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June 14, 2019 | Shaun Bremner

Key Takeaways from Reuters Digital News Report 2019

The highly anticipated Reuters Institute – Digital News Report was released last week. As always it is packed full of actionable insights gathered from 75,000 people in 38 markets across 6 continents. We have highlighted the key findings from the 156-page report that can help with your current and future digital strategy…

Paying for News

Despite their best efforts, the report has found that there has only been a small increase in readers who pay for online news. Many publishers have launched paid-for strategies in an attempt to build a habitual paying relationship with their readers, ultimately moving towards ongoing payments and subscriptions. This is proving very difficult for smaller publishers in more competitive markets who are trying to create longer relationships via multiple touchpoints.

Interestingly, “16% now pay for online news in the United States up from 9% in 2016, 27% (+1pp) in Sweden and 34% (+4pp) in Norway but these countries remain the exception.”

Therefore, although more publishers are putting up paywalls, growth has still been limited mainly to the big countries and more established publishers. This can be clearly seen in the report as it discovered for all US digital-only subscriptions, half of those went to the New York Times, the Wall Street Journal and the Washington Post.

It is also worth noting, even in countries that have higher propensity to pay, the majority of readers still only pay for one source of online news.

Mobile first

No surprises here but the report reconfirmed the shift towards smartphone consumption being the number one source for news is continuing. For the past few years, smartphone usage has steadily increased but now two thirds (66%) are now using the device to access news weekly. A large amount of this comes from news aggregators such as Apple News, which in the US reaches “more iPhone users (27%) than the Washington Post (23%).”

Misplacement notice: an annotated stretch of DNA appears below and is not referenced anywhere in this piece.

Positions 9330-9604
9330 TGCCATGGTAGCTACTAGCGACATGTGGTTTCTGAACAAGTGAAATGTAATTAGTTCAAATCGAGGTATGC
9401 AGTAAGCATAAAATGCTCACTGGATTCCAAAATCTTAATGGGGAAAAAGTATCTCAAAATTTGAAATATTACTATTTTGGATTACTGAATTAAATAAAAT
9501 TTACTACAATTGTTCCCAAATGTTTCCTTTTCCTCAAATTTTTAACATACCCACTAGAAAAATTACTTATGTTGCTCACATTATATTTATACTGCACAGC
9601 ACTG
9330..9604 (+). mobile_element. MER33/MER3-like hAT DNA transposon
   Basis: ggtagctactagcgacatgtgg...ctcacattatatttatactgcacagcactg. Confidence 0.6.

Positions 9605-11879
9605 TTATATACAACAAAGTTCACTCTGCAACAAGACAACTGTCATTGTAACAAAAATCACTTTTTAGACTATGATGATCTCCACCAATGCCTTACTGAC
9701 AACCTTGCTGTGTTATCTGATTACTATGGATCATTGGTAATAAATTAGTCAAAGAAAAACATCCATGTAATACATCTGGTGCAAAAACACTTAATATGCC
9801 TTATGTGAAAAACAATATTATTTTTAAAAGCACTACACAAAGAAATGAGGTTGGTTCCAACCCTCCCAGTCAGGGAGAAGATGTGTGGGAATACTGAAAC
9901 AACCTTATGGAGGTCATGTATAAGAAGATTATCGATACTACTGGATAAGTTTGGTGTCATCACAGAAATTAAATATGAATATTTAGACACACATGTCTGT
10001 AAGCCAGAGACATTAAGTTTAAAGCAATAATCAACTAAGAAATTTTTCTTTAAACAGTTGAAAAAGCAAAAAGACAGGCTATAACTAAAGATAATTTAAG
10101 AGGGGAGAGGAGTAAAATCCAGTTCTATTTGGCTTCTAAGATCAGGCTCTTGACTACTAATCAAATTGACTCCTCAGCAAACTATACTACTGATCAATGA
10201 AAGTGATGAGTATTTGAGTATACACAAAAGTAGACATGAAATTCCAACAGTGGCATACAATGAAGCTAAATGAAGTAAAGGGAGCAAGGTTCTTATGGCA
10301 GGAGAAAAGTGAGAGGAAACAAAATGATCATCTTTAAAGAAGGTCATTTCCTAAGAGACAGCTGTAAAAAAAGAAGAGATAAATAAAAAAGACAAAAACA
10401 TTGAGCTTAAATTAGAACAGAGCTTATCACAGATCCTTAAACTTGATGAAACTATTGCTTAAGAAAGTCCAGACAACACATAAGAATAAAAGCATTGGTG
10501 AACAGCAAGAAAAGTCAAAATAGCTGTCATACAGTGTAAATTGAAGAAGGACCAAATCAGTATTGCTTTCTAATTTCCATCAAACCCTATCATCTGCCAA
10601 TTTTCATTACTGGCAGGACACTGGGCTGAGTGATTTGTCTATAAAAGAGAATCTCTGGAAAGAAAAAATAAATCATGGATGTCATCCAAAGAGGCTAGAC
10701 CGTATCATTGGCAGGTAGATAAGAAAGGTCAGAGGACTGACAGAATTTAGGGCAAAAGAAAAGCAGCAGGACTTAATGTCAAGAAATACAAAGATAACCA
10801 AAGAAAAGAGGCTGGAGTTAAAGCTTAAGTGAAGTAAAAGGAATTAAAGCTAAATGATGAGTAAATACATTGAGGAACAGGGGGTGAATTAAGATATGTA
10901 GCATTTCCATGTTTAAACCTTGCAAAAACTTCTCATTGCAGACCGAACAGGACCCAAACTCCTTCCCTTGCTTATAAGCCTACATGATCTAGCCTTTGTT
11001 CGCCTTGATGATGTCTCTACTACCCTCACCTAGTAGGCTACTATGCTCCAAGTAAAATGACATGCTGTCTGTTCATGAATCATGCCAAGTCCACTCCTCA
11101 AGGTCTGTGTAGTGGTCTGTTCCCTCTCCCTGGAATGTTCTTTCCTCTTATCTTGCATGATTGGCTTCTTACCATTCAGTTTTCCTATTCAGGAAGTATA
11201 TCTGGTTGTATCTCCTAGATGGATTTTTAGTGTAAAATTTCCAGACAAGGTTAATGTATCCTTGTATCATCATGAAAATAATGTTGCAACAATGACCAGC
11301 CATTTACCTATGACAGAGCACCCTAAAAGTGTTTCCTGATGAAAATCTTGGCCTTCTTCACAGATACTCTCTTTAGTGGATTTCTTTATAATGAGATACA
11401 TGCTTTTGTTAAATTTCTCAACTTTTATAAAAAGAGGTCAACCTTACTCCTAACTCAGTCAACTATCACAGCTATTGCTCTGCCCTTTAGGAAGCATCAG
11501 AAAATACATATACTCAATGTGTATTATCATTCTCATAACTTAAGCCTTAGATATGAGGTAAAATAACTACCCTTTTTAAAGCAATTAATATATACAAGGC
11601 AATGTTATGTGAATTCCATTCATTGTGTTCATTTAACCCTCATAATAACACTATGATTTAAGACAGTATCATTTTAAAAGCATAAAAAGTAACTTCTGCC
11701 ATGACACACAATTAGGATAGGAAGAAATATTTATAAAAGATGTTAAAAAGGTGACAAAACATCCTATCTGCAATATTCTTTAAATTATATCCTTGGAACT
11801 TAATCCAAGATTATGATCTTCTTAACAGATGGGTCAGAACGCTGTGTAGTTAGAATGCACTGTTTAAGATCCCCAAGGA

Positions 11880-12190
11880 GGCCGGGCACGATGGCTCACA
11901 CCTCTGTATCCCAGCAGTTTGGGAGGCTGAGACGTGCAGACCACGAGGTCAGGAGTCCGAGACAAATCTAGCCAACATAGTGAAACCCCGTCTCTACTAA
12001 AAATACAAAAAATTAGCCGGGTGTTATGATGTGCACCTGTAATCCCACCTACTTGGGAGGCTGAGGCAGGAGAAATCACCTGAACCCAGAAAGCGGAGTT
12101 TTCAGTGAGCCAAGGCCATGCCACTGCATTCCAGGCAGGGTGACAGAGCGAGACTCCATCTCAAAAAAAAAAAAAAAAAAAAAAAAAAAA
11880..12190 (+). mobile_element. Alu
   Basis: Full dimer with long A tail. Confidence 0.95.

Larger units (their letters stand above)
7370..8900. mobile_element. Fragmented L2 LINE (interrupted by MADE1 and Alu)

The rise of mobile usages for news has been at the detriment of the desktop. This has dropped dramatically as the main device for news, dropping from 71% in 2013 to just 28% today. Readers are still using computers to access news, but it is no longer their preferred device. Mobile now takes 49% of the consumption with tablet remaining steady. Therefore, this has spurred greater importance for a mobile-first strategy.

Trust in News

Trust in the news has always been a key talking point within the Reuters Digital Report, with the industry seeing an overall 2% dip in trust in news across all territories this year. Fake news and misinformation continue to be a major issue despite publishers trying to rebuild public confidence.

In Brazil, 85% agree with a statement that they are worried about what is real and fake on the internet. The concern is also high in the UK (70%) and the US (67%), but much lower in Germany (38%) and the Netherlands (31%).

This is obviously a significant talking point across Europe and even more prominent in the UK due to BREXIT. This is having a huge impact with 71% of UK audiences turning away from BREXIT related news because of an overload.  News organisations are having to radically redefine their values and approaches to audiences to rebuild relationships with readers.

Other Noteworthy Findings

Figuring out voiceVoice-activated smart speakers like the Amazon Echo and Google Home continue to grow rapidly. Usage for any purpose has risen from 9% to 12% in the United States, from 7% to 14% in the UK, from 5% to 11% in Canada, and from 4% to 8% in Australia. Despite this, we find that usage for news remains low in all markets. Figuring out how to utilise voice for news is still an issue publisher are trying to figure out.

Rise of Podcasts – More than a third of our combined sample (36%) say they have consumed at least one podcast over the last month but this rises to half (50%) for those under 35. This could be a great way of targetting a younger audience as the report found “over half of under 35s have used a podcast monthly compared with less than a fifth of over 55s.”

Social communication – WhatsApp and over private messaging apps continue to grow everywhere. They are quickly becoming the primary network for sharing and debating news in non-Western countries like Brazil (53%) Malaysia (50%), and South Africa (49%).

Keep an eye out for future posts on the blog as we continue to analyse the report. You can download the full Reuters Institute Digital News Report here.

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